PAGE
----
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State v. Dodd

Superior Court of New Jersey, Appellate Division

November 8, 2013

STATE OF NEW JERSEY, Plaintiff-Respondent,
v.
DIETRICK DODD, Defendant-Appellant.

NOT FOR PUBLICATION WITHOUT THE APPROVAL OF THE APPELLATE DIVISION

Submitted October 29, 2013

On appeal from the Superior Court of New Jersey, Law Division, Monmouth County, Indictment No. 09-02-0330.

Joseph E. Krakora, Public Defender, attorney for appellant (Durrell Wachtler Ciccia, Designated Counsel, on the brief).

Christopher J. Gramiccioni, Acting Monmouth County Prosecutor, attorney for respondent (Caitlin J. Sidley, Special Deputy Attorney General/Acting Assistant Prosecutor, of counsel and on the brief).

Before Judges Fisher and Koblitz.

PER CURIAM

On October 15, 2008, a Howell homeowner reported to police that someone had broken into his home, resulting in a physical altercation that left the victim bleeding from an area near one ear, from various scratches and from a bite mark on his hand. The victim explained to police that defendant had placed him in a headlock and body slammed him to the ground and also, during this melee, that defendant grabbed an end table with which he unsuccessfully attempted to strike the victim.

Defendant was later arrested and charged with: second-degree burglary, N.J.S.A. 2C:18-2; first-degree armed robbery, N.J.S.A. 2C:15-1; third-degree aggravated assault with a deadly weapon, N.J.S.A. 2C:12-1(b)(2); third-degree possession of a weapon for an unlawful purpose, N.J.S.A. 2C:39-4(d); and fourth-degree unlawful possession of a weapon, N.J.S.A. 2C:39-5(d). By agreement, defendant entered a plea of guilty to first-degree armed robbery and, in accordance with the prosecution's recommendation, was sentenced to a twelve-year prison term subject to an eighty-five percent period of parole ineligibility; the other charges were dismissed.

Defendant did not file a direct appeal. On August 10, 2011, defendant filed a post-conviction relief (PCR) petition, arguing:

I. COUNSEL FAILED TO PROPERLY PREPARE ON PETITIONER'S BEHALF BY NEGLECTING TO FILE A MOTION DISMISSING THE INDICTMENT PRIOR TO ADVISING PETITIONER AS TO HIS PLEA OPTIONS BASED UPON THE INCONSISTENCIES WITH RESPECT TO "THE DEADLY WEAPON."
II. COUNSEL FAILED TO PROPERLY PREPARE ON PETITIONER'S BEHALF BY NEGLECTING TO INVESTIGATE WITNESSES PRIOR TO ADVISING PETITIONER AS TO HIS PLEA OPTIONS.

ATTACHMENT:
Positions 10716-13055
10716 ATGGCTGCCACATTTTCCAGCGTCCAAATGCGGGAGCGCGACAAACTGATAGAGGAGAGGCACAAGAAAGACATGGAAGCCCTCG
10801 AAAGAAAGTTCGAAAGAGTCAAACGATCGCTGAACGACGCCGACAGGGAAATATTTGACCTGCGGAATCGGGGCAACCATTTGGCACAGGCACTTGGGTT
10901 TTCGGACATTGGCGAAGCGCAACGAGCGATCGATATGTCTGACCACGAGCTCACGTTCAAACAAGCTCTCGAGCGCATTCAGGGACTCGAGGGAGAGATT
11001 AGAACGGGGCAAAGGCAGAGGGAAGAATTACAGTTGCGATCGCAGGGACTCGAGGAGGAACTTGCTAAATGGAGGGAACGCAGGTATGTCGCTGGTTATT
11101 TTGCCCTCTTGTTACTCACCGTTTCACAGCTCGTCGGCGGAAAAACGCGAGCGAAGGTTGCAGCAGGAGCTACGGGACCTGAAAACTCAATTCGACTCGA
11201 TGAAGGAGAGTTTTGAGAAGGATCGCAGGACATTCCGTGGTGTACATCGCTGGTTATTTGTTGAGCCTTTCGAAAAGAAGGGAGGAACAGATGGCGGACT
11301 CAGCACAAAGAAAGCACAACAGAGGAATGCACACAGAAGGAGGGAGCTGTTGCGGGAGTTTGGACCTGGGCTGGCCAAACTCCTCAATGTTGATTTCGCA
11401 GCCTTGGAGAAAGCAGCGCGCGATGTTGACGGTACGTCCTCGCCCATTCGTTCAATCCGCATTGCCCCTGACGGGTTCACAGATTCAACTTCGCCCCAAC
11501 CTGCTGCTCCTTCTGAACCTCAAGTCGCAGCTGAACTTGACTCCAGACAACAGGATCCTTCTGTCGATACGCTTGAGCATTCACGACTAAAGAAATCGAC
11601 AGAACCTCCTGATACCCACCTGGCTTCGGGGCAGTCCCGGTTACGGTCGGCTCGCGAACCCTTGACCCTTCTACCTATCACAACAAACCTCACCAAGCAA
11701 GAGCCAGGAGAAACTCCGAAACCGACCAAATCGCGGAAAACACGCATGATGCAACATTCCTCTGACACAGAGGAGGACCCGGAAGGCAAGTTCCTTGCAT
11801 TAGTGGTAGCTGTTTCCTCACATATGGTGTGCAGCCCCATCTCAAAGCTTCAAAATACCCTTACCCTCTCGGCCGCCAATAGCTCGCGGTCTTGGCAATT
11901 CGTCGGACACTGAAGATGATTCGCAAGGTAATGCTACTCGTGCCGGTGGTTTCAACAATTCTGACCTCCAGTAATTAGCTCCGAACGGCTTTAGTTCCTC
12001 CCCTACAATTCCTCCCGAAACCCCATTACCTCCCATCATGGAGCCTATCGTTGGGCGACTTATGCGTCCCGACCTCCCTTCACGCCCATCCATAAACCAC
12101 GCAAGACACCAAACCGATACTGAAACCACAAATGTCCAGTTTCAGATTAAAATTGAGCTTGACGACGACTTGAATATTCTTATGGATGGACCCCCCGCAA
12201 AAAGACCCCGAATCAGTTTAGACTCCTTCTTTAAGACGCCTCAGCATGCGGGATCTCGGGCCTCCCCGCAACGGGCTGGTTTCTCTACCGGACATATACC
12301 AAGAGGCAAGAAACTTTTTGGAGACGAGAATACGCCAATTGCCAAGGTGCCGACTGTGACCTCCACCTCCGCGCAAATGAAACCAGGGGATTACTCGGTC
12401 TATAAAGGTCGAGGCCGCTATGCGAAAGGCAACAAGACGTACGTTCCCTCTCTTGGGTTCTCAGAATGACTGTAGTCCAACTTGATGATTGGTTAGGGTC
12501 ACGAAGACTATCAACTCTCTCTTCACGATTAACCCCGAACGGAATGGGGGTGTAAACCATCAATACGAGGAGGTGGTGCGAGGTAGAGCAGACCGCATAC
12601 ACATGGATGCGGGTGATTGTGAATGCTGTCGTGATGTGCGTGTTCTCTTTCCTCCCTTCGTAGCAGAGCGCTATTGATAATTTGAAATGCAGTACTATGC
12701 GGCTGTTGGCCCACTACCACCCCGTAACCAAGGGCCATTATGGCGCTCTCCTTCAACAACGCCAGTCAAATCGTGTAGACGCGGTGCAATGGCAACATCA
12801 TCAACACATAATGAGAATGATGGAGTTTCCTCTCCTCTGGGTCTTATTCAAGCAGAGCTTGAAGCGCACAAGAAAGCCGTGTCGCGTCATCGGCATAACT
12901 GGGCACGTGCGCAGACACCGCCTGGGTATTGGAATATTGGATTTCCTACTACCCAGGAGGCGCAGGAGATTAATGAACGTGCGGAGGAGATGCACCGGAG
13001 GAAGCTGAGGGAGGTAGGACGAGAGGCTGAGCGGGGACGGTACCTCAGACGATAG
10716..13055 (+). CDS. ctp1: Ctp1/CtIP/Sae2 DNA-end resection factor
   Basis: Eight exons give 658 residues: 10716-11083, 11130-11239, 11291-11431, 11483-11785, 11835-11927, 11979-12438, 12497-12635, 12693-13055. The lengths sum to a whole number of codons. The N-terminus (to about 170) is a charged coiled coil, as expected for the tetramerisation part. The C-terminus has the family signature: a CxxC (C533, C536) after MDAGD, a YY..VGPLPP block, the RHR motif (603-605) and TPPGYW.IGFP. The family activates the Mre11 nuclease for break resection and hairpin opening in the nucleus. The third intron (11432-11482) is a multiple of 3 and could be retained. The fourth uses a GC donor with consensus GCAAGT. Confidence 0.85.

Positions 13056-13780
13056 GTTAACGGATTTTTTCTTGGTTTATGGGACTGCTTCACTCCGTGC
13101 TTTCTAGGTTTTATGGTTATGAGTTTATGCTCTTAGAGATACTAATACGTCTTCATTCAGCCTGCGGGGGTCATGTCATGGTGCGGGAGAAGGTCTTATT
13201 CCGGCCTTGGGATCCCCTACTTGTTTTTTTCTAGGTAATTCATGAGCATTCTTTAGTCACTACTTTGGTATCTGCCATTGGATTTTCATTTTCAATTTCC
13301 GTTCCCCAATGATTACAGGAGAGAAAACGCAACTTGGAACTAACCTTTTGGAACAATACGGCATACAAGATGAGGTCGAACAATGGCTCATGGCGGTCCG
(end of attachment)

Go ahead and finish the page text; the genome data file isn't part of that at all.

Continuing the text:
III. COUNSEL FAILED TO RECOGNIZE AND ARGUE THAT THE INJURIES SUSTAINED BY THE VICTIM DO NOT SUPPORT A FINDING OF A FIRST DEGREE CRIME AS THE ASSAILANT WAS NOT ARMED WITH A DEADLY WEAPON THAT WAS INTENDED TO INFLICT SERIOUS BODILY OR LIFE THREATENING INJURY.
IV. COUNSEL FAILED TO PROPERLY PREPARE ON PETITIONER'S BEHALF BY NEGLECTING TO FILE A SUPPRESSION MOTION OF THE STATEMENT OBTAINED BY POLICE WITH RESPECT TO THE USE/WITHDRAWAL OF HEROIN.
V. COUNSEL WAS INEFFECTIVE FOR FAILING TO ARGUE THAT THE TABLE WAS NOT A WEAPON USED TO COMMIT THE CRIME AND THAT THE CRIME SHOULD HAVE BEEN SENTENCED AS A SECOND DEGREE OFFENSE SINCE THE TABLE WAS USED IN SELF-DEFENSE.
VI. COUNSEL WAS INEFFECTIVE FOR FAILING TO REVIEW THE GRAND JURY TRANSCRIPT AND FILE A MOTION TO DISMISS THE INDICTMENT BASED UPON THE STATE'S INFLAMMATORY COMMENT THAT THERE WAS A WEAPON USED DURING THE COURSE OF THE ALLEGED CRIME.

Judge Richard W. English rejected defendant's argument that the factual basis provided when the guilty plea was entered was insufficient and denied the motion for the reasons set forth in his oral decision of April 12, 2012.

Defendant appeals the denial of his PCR petition, arguing in a single point:

THE LOWER COURT ERRED IN DENYING DEFENDANT'S REQUEST FOR AN EVIDENTIARY HEARING.

We reject this argument and affirm.

Defendant argued in the trial court – in the context of an ineffectiveness claim – that, in the language of N.J.S.A. 2C:15-1(b), the evidence only supported a finding of a second-degree robbery, not first-degree robbery to which he pleaded guilty. Stated another way, defendant argued that his trial attorney was ineffective by failing to persuasively argue or pursue the dismissal of the charge of first-degree robbery because the facts, in defendant's view, did not demonstrate that, "in the course of committing the theft" defendant "attempt[ed] to kill anyone, or purposely inflict[ed] or attempt[ed] to inflict serious bodily injury, or [was] armed with, or use[d] or threaten[ed] the immediate use of a deadly weapon." N.J.S.A. 2C:15-1(b). Judge English cogently found, however, with reference to N.J.S.A. 2C:11-1(c) and State v. Rolon, 199 N.J. 575 (2009), that the end table wielded by defendant during the melee in the victim's home could constitute a deadly weapon within the meaning of the statute. The judge explained how the victim was "prone" on the floor, having already sustained "serious injuries, " when defendant attempted to swing the table at the victim, who was able to avoid serious bodily injury by stopping the table with his foot. Indeed, as defendant himself acknowledged when answering a question from his attorney while providing a factual basis for his guilty plea, "an end table or the leg of an end table could be a deadly weapon, in other words, [could] cause a fatal injury if [he] had actually managed to strike the homeowner with it." Consequently, we agree that the record did not support defendant's contention that his attorney was ineffective in failing to pursue a different outcome or in counseling entry into a plea agreement that called for defendant's guilty plea to first-degree robbery because those efforts would have proven unsuccessful.

We, thus, reject defendant's arguments and affirm substantially for the reasons set forth in Judge English's thorough and well-reasoned oral decision.

Affirmed.


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